I had a long discussion this morning regarding a PCC matter, which has clarified things nicely for both me and the person I was talking to, but it’s left both of us with quite a bit of work to do within the next week. I haven’t even looked at the minutes of the meeting I chaired at the end of last term at school, and I need to okay them before the clerk can send them out. Then I have three people to contact before a committee meeting on Wednesday and I mustn’t forget to ring someone else because I didn’t send her a reminder for something on Thursday, so I must give her some warning. Tomorrow I’ve got to spend an hour clearing away the Easter flowers in church and doing new ones, because no one has put their name down on the flower rota this week. Someone else has invited me to her special birthday lunch next Friday, so I must find out if it’s a significant birthday – she’s specified no presents, but I don’t even know the exact date of the birthday and it may be her 90th. I can’t remember what the other things are that are becoming quite urgent, but they’ll come to me, probably in the early hours of tomorrow. I must, from now on, try to put in at least an hour’s clarinet practice every day or I won’t be ready for the wedding in June.
I can’t help feeling that a proper job would make life easier. I wouldn’t have taken on the other things and I’d have fewer distractions during office hours – being at home, there are phone calls and callers and housework to do and I’m very easily persuaded to faff about doing anything at all but work.
It’s been a pleasant day today, though. I looked after the babies this afternoon, and they were charming. They decided on pasta with cheese sauce and carrots for tea, and their mother arrived home in time to wipe off the debris. The Sage discovered a hen sitting on eggs last week – she had hidden behind a piece of wood leaning against the shed, out of the run; they go where they like, those bantams – and they started to hatch today. There were two out this afternoon, with a third beak just breaking through, and there were four or five tonight, with another one half out. Still four more eggs to go. Once they’re all out, we’ll pop them safely into a coop so they can’t be caught by any predators.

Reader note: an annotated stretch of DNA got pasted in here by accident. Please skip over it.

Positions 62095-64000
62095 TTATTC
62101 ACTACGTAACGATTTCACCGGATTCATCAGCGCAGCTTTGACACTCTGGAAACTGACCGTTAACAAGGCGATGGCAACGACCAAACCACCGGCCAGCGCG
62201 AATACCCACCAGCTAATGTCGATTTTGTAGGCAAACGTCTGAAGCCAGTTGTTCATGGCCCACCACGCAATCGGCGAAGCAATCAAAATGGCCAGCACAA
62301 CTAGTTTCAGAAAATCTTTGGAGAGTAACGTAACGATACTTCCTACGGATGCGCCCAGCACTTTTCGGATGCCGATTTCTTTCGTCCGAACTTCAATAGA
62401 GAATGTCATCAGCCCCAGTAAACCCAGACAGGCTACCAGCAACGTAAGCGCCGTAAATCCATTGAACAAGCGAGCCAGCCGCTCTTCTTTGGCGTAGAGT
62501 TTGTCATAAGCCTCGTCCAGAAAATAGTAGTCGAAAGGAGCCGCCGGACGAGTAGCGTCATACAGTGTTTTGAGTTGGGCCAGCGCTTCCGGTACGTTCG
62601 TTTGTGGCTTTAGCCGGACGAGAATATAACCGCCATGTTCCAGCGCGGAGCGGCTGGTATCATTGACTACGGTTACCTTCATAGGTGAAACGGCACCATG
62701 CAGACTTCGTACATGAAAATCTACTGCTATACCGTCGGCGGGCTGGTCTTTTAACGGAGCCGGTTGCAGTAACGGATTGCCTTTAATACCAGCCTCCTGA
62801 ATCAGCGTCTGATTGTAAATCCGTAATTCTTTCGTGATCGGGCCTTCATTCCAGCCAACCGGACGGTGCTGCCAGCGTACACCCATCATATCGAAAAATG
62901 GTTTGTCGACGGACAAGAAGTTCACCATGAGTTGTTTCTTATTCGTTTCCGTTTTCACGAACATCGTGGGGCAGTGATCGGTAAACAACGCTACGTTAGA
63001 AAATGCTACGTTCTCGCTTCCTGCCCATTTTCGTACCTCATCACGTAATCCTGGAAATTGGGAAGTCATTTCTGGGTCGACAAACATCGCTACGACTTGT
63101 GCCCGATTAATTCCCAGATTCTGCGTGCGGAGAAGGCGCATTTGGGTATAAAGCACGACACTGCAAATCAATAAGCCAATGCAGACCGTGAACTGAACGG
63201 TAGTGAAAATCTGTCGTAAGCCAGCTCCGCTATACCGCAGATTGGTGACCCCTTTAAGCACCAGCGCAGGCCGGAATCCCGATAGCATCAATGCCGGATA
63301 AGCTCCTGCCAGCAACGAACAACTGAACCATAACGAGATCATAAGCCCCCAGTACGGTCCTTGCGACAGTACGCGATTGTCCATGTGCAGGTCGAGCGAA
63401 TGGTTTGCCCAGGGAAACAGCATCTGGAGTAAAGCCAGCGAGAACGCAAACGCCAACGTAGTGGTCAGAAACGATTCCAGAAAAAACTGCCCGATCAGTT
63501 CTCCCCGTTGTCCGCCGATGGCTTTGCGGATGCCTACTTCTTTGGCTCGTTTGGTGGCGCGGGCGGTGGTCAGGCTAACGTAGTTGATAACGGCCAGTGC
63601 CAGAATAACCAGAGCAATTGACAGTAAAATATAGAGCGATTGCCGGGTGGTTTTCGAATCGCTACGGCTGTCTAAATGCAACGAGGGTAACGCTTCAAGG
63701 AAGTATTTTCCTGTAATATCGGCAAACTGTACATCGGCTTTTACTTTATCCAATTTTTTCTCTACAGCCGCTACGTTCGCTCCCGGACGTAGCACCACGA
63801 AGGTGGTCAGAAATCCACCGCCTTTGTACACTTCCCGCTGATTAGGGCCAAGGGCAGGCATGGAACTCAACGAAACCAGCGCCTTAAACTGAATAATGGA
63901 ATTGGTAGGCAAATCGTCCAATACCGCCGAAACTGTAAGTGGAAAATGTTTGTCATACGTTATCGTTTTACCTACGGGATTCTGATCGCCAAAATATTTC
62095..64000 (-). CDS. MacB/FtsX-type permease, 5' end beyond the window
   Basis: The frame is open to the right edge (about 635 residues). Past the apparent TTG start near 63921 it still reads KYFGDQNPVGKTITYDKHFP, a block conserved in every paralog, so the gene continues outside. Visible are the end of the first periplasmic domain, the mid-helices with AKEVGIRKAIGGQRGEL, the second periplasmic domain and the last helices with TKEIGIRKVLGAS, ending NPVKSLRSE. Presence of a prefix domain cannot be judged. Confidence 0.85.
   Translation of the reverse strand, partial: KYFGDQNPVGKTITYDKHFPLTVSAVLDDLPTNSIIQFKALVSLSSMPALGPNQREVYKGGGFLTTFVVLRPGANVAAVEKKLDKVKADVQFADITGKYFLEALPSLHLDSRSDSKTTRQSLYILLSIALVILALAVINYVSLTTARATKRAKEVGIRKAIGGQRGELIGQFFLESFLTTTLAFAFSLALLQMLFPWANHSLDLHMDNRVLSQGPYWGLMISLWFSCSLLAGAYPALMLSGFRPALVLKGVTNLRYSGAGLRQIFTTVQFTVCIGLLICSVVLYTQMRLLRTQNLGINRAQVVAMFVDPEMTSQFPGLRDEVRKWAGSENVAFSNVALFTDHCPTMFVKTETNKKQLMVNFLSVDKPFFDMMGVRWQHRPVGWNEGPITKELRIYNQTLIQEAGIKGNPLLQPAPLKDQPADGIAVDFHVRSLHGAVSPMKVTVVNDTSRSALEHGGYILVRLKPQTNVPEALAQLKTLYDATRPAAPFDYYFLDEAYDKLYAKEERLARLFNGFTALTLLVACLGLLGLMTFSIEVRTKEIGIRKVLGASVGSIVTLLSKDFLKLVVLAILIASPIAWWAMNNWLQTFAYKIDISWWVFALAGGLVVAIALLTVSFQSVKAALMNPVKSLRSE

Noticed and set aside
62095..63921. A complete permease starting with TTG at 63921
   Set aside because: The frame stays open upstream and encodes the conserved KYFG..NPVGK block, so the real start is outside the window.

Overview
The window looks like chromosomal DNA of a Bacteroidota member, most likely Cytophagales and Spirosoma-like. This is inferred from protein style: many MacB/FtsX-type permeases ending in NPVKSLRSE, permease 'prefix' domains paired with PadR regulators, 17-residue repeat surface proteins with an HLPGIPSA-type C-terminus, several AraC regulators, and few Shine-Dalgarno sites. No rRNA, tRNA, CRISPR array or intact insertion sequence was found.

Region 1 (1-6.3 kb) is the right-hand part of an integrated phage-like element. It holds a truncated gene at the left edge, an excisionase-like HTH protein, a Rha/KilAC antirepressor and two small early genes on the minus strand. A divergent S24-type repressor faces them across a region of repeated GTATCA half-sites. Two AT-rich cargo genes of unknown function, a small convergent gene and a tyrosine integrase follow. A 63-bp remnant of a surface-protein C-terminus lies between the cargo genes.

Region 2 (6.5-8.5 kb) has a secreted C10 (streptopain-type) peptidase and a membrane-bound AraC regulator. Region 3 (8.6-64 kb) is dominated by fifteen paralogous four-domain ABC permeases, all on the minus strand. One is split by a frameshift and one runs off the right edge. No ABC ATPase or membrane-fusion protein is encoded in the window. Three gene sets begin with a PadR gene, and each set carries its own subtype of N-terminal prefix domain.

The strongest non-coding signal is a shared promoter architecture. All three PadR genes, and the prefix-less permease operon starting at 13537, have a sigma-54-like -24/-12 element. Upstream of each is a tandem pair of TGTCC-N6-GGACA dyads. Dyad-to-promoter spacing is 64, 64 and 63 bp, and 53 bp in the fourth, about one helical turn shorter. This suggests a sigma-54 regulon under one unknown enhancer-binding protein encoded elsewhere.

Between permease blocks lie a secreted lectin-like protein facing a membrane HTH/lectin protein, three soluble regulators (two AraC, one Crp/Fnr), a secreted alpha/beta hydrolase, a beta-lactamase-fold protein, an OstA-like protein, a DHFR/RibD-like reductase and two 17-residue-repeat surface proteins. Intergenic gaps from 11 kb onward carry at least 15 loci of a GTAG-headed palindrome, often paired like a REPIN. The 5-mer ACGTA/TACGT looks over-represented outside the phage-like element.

Tonight, Ro and I went to a concert of, mostly, early Britten music, including a string quartet and two Poèmes that he wrote when he was 13 and which had not previously been performed. The second Poème was a bit overambitious, not that I know anything, but the first, which was actually Number 4, I enjoyed very much – a bit Richard Strauss-y and Debussy-ish, I thought. I liked the quartet too. The first piece was his Simple Symphony, which he wrote in his early 20s, but he had actually written much of it between the ages of 9 and 12 and orchestrated it later. Then there was a series of songs in 8 movements, each based on a different poem with a different instrument solo accompanying the tenor, with the unifying subject of Sleep (I’ve left the programme in the car or I’d tell you what it was called) – and that was written much later. It was also played and sung at Britten’s funeral – he died in 1976 at the age of 62.